For some of us, it is easy to be pulled into spending all our time worrying about how others see us and it is easy connect our self-worth with how others judge us. If we were to ask the questions that Jesus asked, “Who do they say that I am?” and “Who do YOU say that I am?,” life could get really difficult. It happens naturally enough. Positive judgments from others feel good – at least at first. Negative judgments from others feel bad – at least at first. Most human language is laced with judgment, and it has powerful effects on our understandings of ourselves. To make things even more challenging, not all judgments come from the outside. Many of the most powerful ones are self-judgments, and they are often HARSH.
Judgments are so pervasive that they’re sometimes hard to identify. Studies of people texting while driving have established that there is a reason people do it! Namely, there is little, tiny rush of endorphins that comes every time we get a text message or a response on social media, and the rush of endorphins can become addicting. The endorphins (good feeling hormones) indicate, to me, that most of us interpret texts or social media responses as a sort of praise – someone cares enough to respond to us! And we’re so hungry for praise, which is positive judgment, that we seek it out – as a whole culture.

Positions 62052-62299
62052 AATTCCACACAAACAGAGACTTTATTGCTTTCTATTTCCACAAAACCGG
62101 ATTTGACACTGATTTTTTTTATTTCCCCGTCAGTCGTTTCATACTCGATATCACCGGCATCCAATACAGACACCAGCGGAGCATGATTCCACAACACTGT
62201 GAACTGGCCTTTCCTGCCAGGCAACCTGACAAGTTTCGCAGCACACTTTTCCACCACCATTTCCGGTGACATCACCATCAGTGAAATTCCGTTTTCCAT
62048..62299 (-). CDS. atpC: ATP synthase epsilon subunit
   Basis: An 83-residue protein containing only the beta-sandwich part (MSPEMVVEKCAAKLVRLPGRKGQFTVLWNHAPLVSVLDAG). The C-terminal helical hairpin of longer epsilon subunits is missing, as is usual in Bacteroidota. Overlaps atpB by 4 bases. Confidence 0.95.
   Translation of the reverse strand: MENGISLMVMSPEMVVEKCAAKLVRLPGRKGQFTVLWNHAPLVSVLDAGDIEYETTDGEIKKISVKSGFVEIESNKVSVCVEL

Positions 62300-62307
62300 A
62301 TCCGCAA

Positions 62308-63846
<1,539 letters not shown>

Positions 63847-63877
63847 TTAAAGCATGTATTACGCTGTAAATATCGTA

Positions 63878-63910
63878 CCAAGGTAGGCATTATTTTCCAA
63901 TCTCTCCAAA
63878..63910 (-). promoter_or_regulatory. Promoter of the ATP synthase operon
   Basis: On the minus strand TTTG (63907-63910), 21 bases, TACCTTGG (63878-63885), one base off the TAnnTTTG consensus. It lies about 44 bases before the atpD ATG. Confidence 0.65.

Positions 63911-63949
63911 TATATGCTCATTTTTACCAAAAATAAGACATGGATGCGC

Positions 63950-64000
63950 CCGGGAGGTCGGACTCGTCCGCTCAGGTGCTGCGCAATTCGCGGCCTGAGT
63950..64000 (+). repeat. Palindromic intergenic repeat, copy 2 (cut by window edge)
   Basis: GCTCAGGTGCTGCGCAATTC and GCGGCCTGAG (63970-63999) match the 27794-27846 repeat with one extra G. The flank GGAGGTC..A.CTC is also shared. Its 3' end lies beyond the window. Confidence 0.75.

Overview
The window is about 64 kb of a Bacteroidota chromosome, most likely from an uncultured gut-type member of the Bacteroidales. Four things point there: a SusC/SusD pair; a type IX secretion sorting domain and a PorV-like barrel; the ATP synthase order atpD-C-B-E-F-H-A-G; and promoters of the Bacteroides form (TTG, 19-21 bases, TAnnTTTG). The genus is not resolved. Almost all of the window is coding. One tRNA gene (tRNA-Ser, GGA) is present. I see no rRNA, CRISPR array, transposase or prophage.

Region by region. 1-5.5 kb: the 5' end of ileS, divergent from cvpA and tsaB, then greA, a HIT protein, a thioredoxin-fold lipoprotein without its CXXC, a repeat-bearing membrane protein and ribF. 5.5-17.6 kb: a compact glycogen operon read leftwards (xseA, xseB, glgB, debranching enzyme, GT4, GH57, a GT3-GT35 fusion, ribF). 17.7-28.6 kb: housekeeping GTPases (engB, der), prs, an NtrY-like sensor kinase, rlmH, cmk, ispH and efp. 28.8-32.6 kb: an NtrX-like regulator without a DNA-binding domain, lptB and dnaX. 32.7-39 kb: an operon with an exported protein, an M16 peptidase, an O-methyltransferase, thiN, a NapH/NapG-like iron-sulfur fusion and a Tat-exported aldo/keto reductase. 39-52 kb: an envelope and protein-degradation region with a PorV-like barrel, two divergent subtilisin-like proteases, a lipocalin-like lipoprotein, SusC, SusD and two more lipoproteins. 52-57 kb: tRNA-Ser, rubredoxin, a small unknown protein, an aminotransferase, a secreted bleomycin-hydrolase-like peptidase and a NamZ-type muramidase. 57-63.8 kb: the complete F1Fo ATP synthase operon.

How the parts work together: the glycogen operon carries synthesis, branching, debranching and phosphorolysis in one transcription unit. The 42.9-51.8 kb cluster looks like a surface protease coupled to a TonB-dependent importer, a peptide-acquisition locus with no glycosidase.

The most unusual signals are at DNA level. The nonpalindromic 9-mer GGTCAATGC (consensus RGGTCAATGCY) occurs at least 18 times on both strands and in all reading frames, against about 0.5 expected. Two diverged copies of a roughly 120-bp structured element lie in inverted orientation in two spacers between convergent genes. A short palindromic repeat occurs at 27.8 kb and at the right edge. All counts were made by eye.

James seems to obsess over judgments. He says he is talking about the power of words, and he is, but it seems a little bit bigger than that. Our tongues are as powerful as the rudder of a ship, or the campfire that starts a forest fire, he claims. But then he gets all flustered that blessings and curses can come out of the same please. He says, “From the same mouth come blessing and cursing. My brothers and sisters, this ought not to be so.” (James 3:10) but the even better part is when he objects to the whole idea of cursing, saying that with our tongues “we bless the Lord and Father, and with it we curse those who are made in the likeness of God.” (James 3:9) First of all, he has a great point. Much 1 John says, “Those who say, ‘I love God’, and hate their brothers or sisters, are liars; for those who do not love a brother or sister whom they have seen, cannot love God whom they have not seen.” (1 John 4:20) Since all of creation is created by God, or at perhaps all of creation is IN God, to curse anyone or anything is to curse God.
Now, I proposed a few weeks ago a new definition of blessing, a blessing is anything that is being used for building up the kin-dom. I wonder what that does in this passage, when James talk about speaking a blessing! Would that mean that he’s talking about words that are useful for building up the kin-dom? I suspect so. And then curses word be words that keep the kin-dom from being build up! The reason I suggested that James is more upset about judgments than just about words, is that I think the thoughts we have and the judgments contained in them can do as much damage within us as the words spoken out-loud can do damage to others.